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  1. #1

    questions about replacement system, sizing, options

    Greetings,

    Our gas furnace (80%, forced-air) and gas water heater are ready to be replaced (I had them installed in 1992), and we're shopping for as much efficiency as we can afford, aiming at a heat pump if possible. Because we're looking for efficiency, I've been asking contractors about inverter-driven heat pumps like the Carrier Infinity Greenspeed, also Daikin or Mitsubishi are candidates. We've looked into geothermal systems (jealous of the one that one of my siblings has), but have both space and financial constraints. Can't afford one of those Daikin Altherma systems, either....

    A little background: Home is in Oregon (Portland area), built 1978, 1890 sq ft of conditioned space, 2 floors. Upper floor is all living area, lower story is garage, laundry, family room (finished walk-in basement). We've recently had attic air sealing done and attic insulation added, and have done some window sealing, current CFM50 number is 1800 (down from 2900 before we did all the sealing work). Energy audit report thinks we have 17000 BTUH heat load, 23000 BTUH cooling load, after all our improvements (modelling software used was Recurve).

    One contractor's load calculation came up with 26250 BTUH for heating, 23600 BTUH for cooling. They initially recommended a 3-ton Greenspeed heat pump, but were willing to go with a 2-ton unit when I asked. Another contractor came up with a 2-ton size for the Greenspeed heat pump, so I'm beginning to think that's in the ballpark of a correct size. A couple options included 2.5- or 2.6-ton Daikin inverter-based systems.

    As an aside, our last 2 years of utility bills (combined gas & electric) have never exceeded 17000 BTUH equivalent. In the cooling season we've been using a couple 5500 BTUH window air conditioners for a few hours on the hottest summer evenings until we can open windows and use portable fans to cool the place down, so are looking forward to being more comfortable on the few hot days or weeks we get here.

    Before our air-sealing & insulation work, we ran our furnace fan all the time, due to dust allergies in the household (old system has a Honeywell electronic air cleaner, though I replaced the cells a year or two ago with a 4" media filter). Once I discovered how much money the furnace fan was costing (at about 390 watts measured), I installed a fan timer to cycle it on only 35% of the time. We've been running this way about 4 months, and discovered a "new" problem when the weather got warm here (80-90F) for a few days. Without the fan running all the time, there's a big temperature difference between upstairs and basement (big difference in solar gain). So upstairs, where the thermostat is, it could be 70-75F, thus heat never comes on (setpoint is 68F), but it still feels pretty chilly in the basement. We didn't have much of a difference, if any, in the full-on heating season, so now we're thinking about zoning the basement at the same time that we replace our systems (and especially since we'll have central air-conditioning with the heat pump system, as there's a big diff. in heat gain between the two floors).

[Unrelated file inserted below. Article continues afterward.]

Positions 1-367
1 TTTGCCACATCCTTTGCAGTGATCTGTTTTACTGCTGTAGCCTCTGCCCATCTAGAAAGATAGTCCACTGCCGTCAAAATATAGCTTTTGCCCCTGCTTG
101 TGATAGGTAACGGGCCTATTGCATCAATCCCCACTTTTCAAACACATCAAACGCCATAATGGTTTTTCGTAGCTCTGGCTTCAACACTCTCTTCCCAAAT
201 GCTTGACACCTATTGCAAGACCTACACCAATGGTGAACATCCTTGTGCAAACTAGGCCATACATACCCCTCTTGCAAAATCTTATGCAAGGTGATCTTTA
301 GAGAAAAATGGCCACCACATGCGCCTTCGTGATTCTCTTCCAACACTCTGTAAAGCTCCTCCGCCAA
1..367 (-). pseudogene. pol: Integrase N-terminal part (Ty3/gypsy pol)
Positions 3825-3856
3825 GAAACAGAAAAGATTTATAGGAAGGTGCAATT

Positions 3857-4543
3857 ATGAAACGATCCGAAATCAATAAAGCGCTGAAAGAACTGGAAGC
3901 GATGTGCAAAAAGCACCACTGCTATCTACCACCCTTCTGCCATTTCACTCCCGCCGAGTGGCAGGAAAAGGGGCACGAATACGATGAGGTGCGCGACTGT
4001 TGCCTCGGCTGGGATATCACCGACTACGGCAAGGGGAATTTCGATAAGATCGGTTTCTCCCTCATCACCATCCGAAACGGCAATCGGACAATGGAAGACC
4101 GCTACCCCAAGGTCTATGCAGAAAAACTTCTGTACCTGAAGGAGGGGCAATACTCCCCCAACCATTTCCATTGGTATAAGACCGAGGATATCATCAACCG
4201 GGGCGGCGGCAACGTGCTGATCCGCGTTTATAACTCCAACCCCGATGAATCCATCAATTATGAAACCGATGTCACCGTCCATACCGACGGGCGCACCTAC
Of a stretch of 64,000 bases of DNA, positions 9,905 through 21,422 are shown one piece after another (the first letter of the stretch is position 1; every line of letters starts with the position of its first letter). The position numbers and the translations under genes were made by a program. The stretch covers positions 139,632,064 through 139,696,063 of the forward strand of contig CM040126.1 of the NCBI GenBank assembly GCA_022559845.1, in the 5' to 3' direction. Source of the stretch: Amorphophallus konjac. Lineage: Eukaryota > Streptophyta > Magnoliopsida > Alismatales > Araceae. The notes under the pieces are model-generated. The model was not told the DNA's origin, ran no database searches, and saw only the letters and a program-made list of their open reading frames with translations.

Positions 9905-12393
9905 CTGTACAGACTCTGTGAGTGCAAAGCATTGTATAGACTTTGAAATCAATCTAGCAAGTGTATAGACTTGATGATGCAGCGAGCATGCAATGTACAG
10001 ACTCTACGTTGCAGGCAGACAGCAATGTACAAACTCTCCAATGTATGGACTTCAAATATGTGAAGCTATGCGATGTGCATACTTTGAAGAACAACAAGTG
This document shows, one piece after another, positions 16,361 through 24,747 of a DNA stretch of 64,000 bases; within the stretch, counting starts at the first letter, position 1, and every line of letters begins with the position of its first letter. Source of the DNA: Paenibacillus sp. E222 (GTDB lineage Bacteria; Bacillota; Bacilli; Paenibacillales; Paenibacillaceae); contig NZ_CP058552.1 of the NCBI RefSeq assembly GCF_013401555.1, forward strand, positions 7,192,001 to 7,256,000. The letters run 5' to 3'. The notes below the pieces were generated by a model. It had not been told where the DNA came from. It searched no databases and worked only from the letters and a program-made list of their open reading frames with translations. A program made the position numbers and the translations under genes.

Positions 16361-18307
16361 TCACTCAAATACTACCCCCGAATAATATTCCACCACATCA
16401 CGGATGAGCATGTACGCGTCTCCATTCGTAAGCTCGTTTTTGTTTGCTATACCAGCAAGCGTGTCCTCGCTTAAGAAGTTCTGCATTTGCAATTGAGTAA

Another aside: Our old furnace is way too huge (110000 BTUH input), but it looks like nobody makes a gas furnace small enough for our load anyway. I originally thought we could get a 90%+ gas water heater and use that for backup heat in a variable-speed air handler, but there is no such beast from Carrier to match with the Greenspeed H.P. So Plan B is to go with an all-electric air handler, though I expect we'll seldom need backup with an inverter heat pump in our mild climate.

    I know that's a lot of verbiage, but from reading this forum I gather that you all like having lots of background info rather than having to do a bunch of guesswork. So now I come to some questions about air handler, sizing, zoning, and alternatives.

    (1) For the best HSPF ratings, the charts show matching a 2-ton
    Greenspeed outdoor unit with the 5-ton air handler (I can't see
    any matching gas furnaces that give the HSPF of 13). Are there
    any down-sides to using the -006 fan coil with the 2-ton condenser?

    (2) Am I nuts for going with a 2-ton unit here? My thinking is that a
    3-ton unit will not be able to ramp down low enough (40% of 3 tons
    vs 40% of 2-tons) in cooling season, especially if we go with 2 zones.
    We do have a fireplace and a wood stove we could use if there's an
    extended spell of colder-than-usual weather (if we want to avoid